Pedro Pascal Physically Played The Mandalorian Much More in Season 2; Explains How He Approaches His Performance
In season 2 of The Mandalorian we have seen Din Djarin show much more vocal and physical attachment to Grogu, the character formerly known as The Child. It is hard enough to sell an audience on building a relationship with a puppet, let alone trying to pull that off beneath a mask, but it is clear Jon Favreau found the right actor for the job in Pedro Pascal. In an interview with Entertainment Weekly, the actor delves into the challenges of playing the role in season 2 and what he does to establish the character’s personality and presence while covered head-to-toe in armor.
Many Star Wars fans who enjoyed season 1 of The Mandalorian don’t know that Pedro Pascal spent very little time physically in the suit on set, with most of his performance coming through via voice recording. The season 2 filming schedule permitted Pascal to physically play Din Djarin much more, and the actor explains the biggest challenges with delivering a rounded character who is hidden behind a mask.
“The biggest challenge in playing Mando in season 2 is still the obvious, in that, how to in subtle ways, be it through vocal intonation or physical stillness/posture, large movements, small movements, to dramatically convey a scene and keep the character compelling because he is economical anyway, much less being armored from the tips of his toes to the top of his head. It is a physical challenge that is met creatively in terms of how technically you can achieve that. It will always be particularly unique in that regard.”
Like any professional and seasoned actor, Pascal brought lessons he learned from stage acting to establish framing and posture, incorporating all of the tools he learned form the world of physical acting to make up for the lack of being able to emote and sell a performance using his face.
“I’m not even sure if I would be able to do it if it weren’t for the amount of direct experience that I’ve had with being on stage to understand how to posture yourself, how to physically frame yourself into something and to tell a story with a gesture, with a stance, or with very, very specific vocal intonation.”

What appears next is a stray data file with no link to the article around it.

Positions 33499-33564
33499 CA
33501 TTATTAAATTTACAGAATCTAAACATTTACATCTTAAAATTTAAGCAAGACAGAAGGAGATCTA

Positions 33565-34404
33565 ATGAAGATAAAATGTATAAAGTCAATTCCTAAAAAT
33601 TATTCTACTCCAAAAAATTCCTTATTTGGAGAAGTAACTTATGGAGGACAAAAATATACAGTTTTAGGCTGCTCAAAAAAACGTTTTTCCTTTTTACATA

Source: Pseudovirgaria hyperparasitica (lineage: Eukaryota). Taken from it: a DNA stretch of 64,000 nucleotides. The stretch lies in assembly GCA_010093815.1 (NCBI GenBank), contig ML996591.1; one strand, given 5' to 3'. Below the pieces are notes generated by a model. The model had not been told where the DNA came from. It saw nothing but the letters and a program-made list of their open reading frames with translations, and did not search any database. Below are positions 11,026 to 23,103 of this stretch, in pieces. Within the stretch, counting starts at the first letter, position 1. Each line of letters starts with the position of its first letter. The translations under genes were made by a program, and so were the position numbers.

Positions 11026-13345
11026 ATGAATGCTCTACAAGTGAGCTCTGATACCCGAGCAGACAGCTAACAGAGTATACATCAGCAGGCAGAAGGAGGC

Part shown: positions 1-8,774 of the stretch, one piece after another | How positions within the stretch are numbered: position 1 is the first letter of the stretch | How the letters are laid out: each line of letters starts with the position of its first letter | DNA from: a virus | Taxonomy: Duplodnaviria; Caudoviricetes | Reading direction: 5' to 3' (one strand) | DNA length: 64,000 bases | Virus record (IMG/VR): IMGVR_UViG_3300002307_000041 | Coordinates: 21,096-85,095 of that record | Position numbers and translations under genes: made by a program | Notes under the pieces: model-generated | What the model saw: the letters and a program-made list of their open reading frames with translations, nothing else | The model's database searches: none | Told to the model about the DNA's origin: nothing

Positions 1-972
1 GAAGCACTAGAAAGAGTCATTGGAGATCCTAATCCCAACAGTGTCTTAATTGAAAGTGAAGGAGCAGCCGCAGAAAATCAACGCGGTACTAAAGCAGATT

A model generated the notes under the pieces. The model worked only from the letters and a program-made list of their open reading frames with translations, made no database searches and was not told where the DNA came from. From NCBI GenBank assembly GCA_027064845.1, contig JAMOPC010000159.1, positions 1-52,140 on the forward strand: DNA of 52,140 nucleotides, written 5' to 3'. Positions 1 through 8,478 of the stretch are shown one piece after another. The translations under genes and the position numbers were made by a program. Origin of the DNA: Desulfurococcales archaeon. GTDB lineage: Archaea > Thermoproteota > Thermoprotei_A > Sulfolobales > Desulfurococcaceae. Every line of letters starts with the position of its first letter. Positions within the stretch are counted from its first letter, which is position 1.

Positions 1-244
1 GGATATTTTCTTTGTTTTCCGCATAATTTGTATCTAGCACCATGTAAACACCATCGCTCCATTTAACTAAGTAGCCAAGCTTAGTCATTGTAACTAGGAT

The interview was done well before the reveal of The Child’s name Grogu, but regardless of his name, Pascal knew that the show would be a major hit because of the adorable little green guy.
“It is why I wanted to do this show. Selfishly, I knew [the Child, a.k.a. Baby Yoda] was likely to make people fall in love with the show.”
But who was Pascal’s favorite person on set besides Grogu?
“I followed Amy Sedaris around like a puppy. [I was] like, ‘Hey again. I’m not leaving your side until you wrap,’ and she’s like, ‘Cool,’” Pascal says. “I love the Child — it really is adorable — and it is so fascinating to see it work, but somebody who makes you spit-laugh right into your helmet will always be my favorite thing.”
While he clearly likes to joke and have fun, Pascal is also very self-aware when it comes to how fortunate he is to do what he does while understanding and never abandoning the big picture of life, the human condition. If you watch video interviews with Pedro Pascal, which I recommend, you will see a very human, very sensitive person who wears his heart on his sleeve. He is the star of one of the biggest shows in the world yet carries himself with an incredibly genuine and infectious humbleness that make you want to root for him in everything he does, even if he doesn’t need it.
Star Wars is fortunate to have someone as talented as Pascal to lead its inaugural Disney Plus series. As Grogu continues to humanize Din Djarin and their bond grows stronger, the character will undoubtedly have some heavy scenes ahead, and they couldn’t have asked for a better actor to deliver those performances. As good as The Mandalorian has been, Pascal is just scratching the surface, and we are along for the ride. Wherever he goes, we go. This is the way.